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Officials Say Anti-vaccination movement contributes to uptick in diseases


By Laura Hancock

Danielle Sample, of Casper, used to argue with her mother, a nurse, about her choice to discontinue vaccines for her children.

She’s taken heat from medical providers. It’s hard to find a physician in Casper who will treat unvaccinated children.

Sample’s oldest son was vaccinated until he was about 18 months old, when she concluded she didn’t want her children getting immunizations after reading some items on the topic.

Her second child wasn’t vaccinated at all. And the child she is pregnant with probably will not be vaccinated, either.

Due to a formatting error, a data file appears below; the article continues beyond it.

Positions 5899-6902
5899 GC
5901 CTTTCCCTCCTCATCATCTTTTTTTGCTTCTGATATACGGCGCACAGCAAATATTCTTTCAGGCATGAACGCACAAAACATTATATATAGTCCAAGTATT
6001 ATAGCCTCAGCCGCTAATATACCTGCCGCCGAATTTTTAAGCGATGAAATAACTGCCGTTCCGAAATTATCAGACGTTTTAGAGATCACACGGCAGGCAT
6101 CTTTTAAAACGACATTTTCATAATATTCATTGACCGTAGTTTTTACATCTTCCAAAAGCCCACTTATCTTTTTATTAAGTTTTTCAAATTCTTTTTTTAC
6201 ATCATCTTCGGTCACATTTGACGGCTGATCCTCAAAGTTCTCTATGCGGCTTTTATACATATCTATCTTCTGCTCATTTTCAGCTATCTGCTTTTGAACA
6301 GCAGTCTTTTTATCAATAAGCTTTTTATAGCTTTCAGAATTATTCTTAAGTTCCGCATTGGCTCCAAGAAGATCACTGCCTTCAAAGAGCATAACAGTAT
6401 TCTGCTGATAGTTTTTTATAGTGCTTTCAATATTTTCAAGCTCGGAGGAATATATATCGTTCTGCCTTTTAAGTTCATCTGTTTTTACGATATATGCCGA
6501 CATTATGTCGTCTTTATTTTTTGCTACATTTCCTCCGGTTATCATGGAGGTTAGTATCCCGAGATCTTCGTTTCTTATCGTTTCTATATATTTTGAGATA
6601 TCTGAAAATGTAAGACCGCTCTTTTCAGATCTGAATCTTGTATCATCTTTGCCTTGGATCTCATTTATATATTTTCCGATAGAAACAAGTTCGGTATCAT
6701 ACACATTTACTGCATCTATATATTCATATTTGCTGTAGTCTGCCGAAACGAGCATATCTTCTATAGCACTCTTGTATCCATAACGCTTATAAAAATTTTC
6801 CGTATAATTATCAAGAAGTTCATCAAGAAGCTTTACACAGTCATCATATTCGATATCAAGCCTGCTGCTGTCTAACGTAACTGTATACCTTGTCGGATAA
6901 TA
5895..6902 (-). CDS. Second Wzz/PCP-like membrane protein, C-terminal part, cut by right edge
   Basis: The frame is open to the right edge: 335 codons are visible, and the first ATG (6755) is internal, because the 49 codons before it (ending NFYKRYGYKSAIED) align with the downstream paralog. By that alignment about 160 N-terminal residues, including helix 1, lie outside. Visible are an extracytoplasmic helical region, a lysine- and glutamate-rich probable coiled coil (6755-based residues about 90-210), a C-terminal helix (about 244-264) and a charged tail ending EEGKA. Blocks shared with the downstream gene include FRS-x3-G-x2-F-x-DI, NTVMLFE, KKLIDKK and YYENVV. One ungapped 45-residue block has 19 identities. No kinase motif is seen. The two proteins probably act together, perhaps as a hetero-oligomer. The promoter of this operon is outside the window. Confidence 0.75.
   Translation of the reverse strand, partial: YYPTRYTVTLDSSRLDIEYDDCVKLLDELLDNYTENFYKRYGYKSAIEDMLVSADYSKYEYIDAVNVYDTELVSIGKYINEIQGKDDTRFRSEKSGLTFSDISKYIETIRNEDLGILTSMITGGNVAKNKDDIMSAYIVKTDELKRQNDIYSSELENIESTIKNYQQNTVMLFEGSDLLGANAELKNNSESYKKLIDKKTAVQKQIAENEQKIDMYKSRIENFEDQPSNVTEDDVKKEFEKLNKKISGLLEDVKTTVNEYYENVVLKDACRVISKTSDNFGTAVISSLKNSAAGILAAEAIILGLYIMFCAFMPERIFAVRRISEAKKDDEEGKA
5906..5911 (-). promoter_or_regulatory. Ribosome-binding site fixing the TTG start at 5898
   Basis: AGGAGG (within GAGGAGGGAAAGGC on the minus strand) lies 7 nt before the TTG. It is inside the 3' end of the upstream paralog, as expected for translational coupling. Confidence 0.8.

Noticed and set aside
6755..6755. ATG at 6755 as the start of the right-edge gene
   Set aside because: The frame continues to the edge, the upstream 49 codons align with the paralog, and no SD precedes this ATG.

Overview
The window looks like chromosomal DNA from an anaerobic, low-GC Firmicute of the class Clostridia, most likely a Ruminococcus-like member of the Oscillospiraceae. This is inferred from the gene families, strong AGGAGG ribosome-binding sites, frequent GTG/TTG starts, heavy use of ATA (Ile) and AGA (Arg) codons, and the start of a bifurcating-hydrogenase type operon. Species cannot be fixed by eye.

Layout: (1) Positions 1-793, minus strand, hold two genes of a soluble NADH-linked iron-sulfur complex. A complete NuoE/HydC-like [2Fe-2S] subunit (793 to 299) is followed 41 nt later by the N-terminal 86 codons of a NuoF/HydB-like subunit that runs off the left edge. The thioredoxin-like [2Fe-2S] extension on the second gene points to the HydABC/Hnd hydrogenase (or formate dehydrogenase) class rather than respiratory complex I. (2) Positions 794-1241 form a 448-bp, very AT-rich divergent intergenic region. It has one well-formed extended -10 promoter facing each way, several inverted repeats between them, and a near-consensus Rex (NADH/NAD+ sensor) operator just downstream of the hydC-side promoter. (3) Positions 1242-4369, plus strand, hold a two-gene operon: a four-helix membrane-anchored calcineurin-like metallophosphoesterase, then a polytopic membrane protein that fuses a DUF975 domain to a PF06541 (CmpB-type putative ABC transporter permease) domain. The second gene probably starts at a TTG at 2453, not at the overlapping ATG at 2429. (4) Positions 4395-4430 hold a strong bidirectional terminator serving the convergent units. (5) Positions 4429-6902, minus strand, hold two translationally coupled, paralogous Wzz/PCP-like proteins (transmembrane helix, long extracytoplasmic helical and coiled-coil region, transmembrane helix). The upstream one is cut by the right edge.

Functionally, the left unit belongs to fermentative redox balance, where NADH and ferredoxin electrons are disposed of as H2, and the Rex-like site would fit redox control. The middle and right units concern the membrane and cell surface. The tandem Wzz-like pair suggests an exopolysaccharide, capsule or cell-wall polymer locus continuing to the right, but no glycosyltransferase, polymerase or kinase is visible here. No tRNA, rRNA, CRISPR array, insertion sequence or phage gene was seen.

“I don’t think there is enough research on them to prove that they work,” she said.

From vaccinations for the flu to meningitis to smallpox to human papillomavirus, immunizations are believed by most people to save lives and extend lifespans.

But a number of people in the past decade have declined to immunize their children, convinced they are not helpful or are even harmful. Yet the medical community blames recent outbreaks on the so-called anti-vaccination movement, also called the anti-vax movement.

“The re-emergence of vaccine-preventable diseases that have largely been eliminated is a legitimate health concern,” said Kim Deti, spokeswoman for the Wyoming Department of Health.

In Wyoming, there has been a marked increase in whooping cough, also known as pertussis, in recent years, Deti said. The Centers for Disease Control and Prevention says that is driving up measles cases in the U.S. To read more, click here.

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